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Ninja Captains for the Nintendo Wii and DS platforms, is an altogether zany take on the party genre of titles that see's a rag, tag group of feline ninjas, making their way around the globe competing in over 20 mini-games that'll test your dexterity, speed and timing; while learning a little in the process.
Based around four ninja cats that, ignoring the mouse epidemic building up in their hometown, end up accidentally traipsing around the world visiting important cities. While doing so they face off against one another in series of compelling, but easy to pick up and play mini-games.
This rather interesting twist on Nintendo's tried and tested Mario Party style is a perfect title for the younger gamers out there. With the party elements being at the core of the Wii it's an experience that can be shared with the entire family. High score features are available for those expert gamers that want to compete to see who can achieve the best rating on any particular game, but there are definitely more elements that will appeal to a younger audience, both in terms of gameplay and, oddly enough, education.
Similar to older titles like the educational geography game 'Where in the World is Carmen Sandiago', Ninja Captains incorporates globetrotting to various cultures and settings. While there aren't huge details given about each individual location, the settings change depending on locale. City names and continents can easily be picked up by younger players and those wishing to improve their knowledge. Some of the areas visited include: London, Sydney, Paris, Tokyo, Rio de Janeiro and many others.
Like other games of this type, Ninja Captains uses the Nintendo Wii's motion tracking abilities to the full, incorporating a variety of movements and controls throughout the game that make the most of the console's Wii-mote controller. Throughout the feline escapades found here you'll be climbing, balancing, dancing, canoeing and even surfing! All this with little more than a flick of the wrist or waggle of the arm. Ingenious.
However, should you have trouble with any of the games, a 'baby' option is available which does allow you to complete the mini-games with the difficulty really low. This is a great option to have as nothing is more frustrating than being stuck on a portion of a game that has become far less enjoyable, simply because you've been forced to repeat it over and over to advance.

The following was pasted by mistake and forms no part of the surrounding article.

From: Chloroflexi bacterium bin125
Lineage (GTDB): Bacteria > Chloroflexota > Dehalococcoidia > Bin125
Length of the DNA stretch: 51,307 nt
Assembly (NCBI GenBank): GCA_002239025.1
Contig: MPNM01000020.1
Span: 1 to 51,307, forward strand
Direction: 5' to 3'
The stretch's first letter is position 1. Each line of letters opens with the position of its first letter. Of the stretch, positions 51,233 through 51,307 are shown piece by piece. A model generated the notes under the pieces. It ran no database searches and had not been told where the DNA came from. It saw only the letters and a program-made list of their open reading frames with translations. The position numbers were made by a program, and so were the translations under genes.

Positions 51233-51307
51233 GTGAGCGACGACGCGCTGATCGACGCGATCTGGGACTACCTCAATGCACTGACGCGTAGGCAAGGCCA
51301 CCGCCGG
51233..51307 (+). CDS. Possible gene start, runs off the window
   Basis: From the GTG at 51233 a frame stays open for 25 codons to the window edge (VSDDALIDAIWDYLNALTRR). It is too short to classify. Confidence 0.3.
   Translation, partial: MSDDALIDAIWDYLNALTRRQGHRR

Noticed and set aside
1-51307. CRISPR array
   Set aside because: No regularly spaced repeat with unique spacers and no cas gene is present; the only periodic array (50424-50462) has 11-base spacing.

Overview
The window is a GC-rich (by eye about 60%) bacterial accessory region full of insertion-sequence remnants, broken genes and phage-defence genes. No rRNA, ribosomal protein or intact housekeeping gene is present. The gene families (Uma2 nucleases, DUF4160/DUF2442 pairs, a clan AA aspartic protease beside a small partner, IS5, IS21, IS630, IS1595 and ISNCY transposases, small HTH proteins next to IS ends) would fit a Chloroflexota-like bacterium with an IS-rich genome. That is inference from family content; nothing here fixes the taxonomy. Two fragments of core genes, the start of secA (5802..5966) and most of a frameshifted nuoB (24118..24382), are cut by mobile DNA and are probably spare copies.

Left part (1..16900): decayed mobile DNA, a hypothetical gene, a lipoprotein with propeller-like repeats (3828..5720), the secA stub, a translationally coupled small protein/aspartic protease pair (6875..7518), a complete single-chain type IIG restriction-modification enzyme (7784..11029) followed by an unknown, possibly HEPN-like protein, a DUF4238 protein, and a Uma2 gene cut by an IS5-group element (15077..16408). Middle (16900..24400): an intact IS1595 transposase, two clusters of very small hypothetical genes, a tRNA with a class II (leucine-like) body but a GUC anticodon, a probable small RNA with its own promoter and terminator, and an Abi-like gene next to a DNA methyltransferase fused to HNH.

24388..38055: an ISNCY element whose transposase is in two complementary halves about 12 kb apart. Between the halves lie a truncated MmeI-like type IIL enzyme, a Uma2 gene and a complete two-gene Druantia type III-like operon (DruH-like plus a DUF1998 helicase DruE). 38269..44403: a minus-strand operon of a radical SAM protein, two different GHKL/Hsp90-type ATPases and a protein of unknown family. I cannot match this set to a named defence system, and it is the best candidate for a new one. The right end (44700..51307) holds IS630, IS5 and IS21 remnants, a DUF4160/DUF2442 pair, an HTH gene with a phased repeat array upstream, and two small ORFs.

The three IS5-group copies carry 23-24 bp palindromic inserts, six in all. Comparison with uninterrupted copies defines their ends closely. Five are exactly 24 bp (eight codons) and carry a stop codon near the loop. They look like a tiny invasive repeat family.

There are some combat elements involved too, and as the story gradually progresses the lovable feline ninjas make their way back to New York where they realise the extent of the rodent problem that finally needs to be dealt with. In classic Nintendo fashion, it's an overblown boss, this time in the form of a giant robotic mouse.
Graphically the game is presented in a cartoon-like, hand drawn style though all the games themselves are in 3D. This gives a nice level of charm to the visuals and will most likely add to the appeal of a younger audience, even if an older one is used to a little more detail from modern titles.
While there are many party games out there, it was a truly refreshing experience to play with characters other than the Nintendo staple of Mario, Bowser and Princess Peach. Simply by changing the cast this game feels fresh and different, and let's face it, how often do you get to go surfing as a ninja cat?
The minigames in this title are well thought out and varied, and the lovable leading felines are comedic gold as they bumble through their adventures, in a not-so-ninja like fashion. There's a budding learning element which fits well in this Wii and DS game. Combine this with the general globetrotting shenanigans and this is a great little game for new gamers.
With so many different perspectives it can be hard to know where to start - a little like walking into a crowded pub. Sorry about that.
But so far we've not found a way to streamline our review output - there's basically too much of it. So, rather than dilute things for newcomers we have decided to live with the hubbub while helping new readers find the columnists they will enjoy.
Our columnists each focus on a particular perspective and fall into one of the following types of gamers: